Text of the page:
What does this mean for the future of D&D?
In the last few weeks, Hasbro appointed Chris Cocks as CEO of Hasbro and Dan Rawson as vice president of Dungeons & Dragons. These guys are now in control of the most popular tabletop role-playing game in the world. They will direct where the game is headed and what One D&D will ultimately look like. If you are even passively interested in TTRPGs, these moves will impact you.
Who are these guys?
Both Cocks and Rawson possess powerful resumes. One thing of note, however, is the number of leadership positions they’ve held within tech companies. They both spent considerable time with Microsoft, and they both have a track record for cultivating growth and sales in this field. They know how to develop a successful strategy and deliver results with digital content.
It should also be noted that Cocks held the position of CFO at Wizards of the Coast before this promotion. In fact, he’s been a powerful and influential figure at WatC for years. When considering his experience in the tech industry as well as his position as CFO, it’s clear he must have played an important part in Wizard’s acquisition of D&D Beyond. Does this mean digital content will play an even larger role in the future of D&D than we previously suspected?
Wizards of the Coast unambiguously declared their intention to make digital settings an important part of One D&D, and why wouldn’t they? Another WatC IP, Magic the Gathering, excelled online. Of course, the part online platforms (like Roll 20 and Owlbear Rodeo) played in the recent surge in popularity enjoyed by Dungeons & Dragons must have been a factor. Hasbro sees the potential in these powerful and proven tools, and if they wanted to expand the role tech plays at WotC, they certainly placed the right people in charge.
What does this mean for the most popular role-playing game in the world? It’s too early to know exactly what these changes will mean for the TTRPG community. Concerns voiced by DM’s and players regarding the new digital tabletop currently under construction, center around the notion that we are witnessing the transition from tabletop to digital platforms. What will this do to our favorite hobby?
These concerns are valid, but we aren’t exactly facing a new monster here. Virtual platforms like Roll 20 and Owlbear Rodeo have been around for some time. It seems that WotC simply wants to have a more active online presence instead of leaving that part of the game in the hands of an unaffiliated third-party.
But What about the Homebrew?
The largest anxiety voiced by D&D enthusiasts is a potential restriction of the game. Third-party content creators have been pivotal to the popularity and growth of Dungeons & Dragons. If the game moves toward online content, could Wizards of the Coast tighten its control over the IP and how it sold? It’s certainly possible, but not necessarily likely.
Wizards of the Coast could go two ways in regard to third-party content. Moving the game toward digital distribution can give Wizards of the Coast the tools necessary to restrict the distribution of this material. They could make it harder to play the game on other platforms, but should they? They have lucrative deals with the homebrew distributors “DMs Guild” and “DriveThruRPG”. Why would they jeopardize these financially viable systems?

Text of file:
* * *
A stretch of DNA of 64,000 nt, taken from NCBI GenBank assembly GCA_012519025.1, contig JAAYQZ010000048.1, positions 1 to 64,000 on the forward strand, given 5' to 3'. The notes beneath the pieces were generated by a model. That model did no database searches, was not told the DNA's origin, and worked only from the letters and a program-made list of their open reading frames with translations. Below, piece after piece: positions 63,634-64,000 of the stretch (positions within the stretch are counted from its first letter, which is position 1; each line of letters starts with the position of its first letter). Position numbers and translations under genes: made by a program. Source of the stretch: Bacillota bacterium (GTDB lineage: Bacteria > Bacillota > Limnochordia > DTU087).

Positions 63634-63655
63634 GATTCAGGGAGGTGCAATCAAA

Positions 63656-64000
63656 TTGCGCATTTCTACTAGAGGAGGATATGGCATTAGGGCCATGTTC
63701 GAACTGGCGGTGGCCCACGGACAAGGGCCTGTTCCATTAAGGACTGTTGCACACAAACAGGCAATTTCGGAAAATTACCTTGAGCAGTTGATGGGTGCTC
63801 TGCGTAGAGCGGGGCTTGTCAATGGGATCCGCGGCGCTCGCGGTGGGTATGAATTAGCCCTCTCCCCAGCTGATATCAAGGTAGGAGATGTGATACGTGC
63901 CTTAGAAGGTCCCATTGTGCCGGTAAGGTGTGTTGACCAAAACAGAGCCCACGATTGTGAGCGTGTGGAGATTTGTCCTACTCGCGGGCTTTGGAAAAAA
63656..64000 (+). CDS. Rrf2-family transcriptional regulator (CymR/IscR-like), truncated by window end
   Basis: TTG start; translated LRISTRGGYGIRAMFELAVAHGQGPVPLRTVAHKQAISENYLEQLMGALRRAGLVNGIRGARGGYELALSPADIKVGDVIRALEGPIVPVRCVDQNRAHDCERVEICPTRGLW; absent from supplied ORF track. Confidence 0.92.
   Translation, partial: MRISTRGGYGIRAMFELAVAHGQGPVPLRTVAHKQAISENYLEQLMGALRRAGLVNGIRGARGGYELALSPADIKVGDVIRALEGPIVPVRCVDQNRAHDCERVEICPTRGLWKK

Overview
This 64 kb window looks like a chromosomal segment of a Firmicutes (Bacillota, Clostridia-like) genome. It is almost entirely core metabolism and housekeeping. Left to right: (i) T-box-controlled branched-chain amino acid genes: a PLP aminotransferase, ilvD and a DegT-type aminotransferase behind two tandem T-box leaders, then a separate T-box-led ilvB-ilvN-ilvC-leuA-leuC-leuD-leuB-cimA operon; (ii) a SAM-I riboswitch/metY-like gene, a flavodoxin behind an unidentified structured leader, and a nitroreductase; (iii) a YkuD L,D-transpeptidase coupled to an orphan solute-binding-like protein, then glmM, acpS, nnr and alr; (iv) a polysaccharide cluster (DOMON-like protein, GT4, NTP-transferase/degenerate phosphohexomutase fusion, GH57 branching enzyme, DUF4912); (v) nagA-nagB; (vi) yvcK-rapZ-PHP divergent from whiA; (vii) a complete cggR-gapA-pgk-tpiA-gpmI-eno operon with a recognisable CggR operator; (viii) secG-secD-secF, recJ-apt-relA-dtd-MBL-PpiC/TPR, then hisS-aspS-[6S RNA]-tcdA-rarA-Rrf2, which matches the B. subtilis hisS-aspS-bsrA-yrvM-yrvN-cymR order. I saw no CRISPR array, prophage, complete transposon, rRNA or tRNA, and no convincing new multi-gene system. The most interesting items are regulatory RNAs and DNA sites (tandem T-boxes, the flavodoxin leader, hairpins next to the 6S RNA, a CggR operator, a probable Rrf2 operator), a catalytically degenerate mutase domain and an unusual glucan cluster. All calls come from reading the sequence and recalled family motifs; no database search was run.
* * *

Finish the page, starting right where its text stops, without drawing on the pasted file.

Perhaps Hasbro and WotC want to expand their business into platforms that they have yet to develop; platforms already capitalized on and earning money for other companies using the D&D intellectual property. They don’t need to change their current position on homebrew content to improve revenue. Yes, restricting the Open Gaming License (OGL) and maintaining an iron fist over digital distribution would give the company more control over the core IP. It could potentially even force more of the income to funnel directly toward the company, but it would also alienate a sizable portion of its customer base.
Why take the risk when you can have both?
The Open Gaming License has been a successful model for WotC. Additionally, taking the popular tabletop card game, “Magic the Gathering”, online hasn’t affected the in-person element of the game. Yes, there are substantial differences between the two products (D&D and MTG), but I don’t believe there would be enough of a reward in restricting access to the D&D game system to warrant the restriction or elimination of the OGL. MTG proves that keeping a game on the tabletop while simultaneously introducing a separate online version can be a financial success.
Personally, I prefer playing Dungeons & Dragons in person. I do play online and have a great time in that format. However, I enjoy sitting around a table with my friends more. Alternatively, others prefer playing online, and some people don’t care either way. I believe Wizards of the Coast already has the in-person format down, and the installment of Chris Cocks and Dan Rawson in these high-level positions indicates their intention to expand into the online format, not abandon the tested and proven business model. Ultimately, we’re just getting more D&D, not losing what we already have.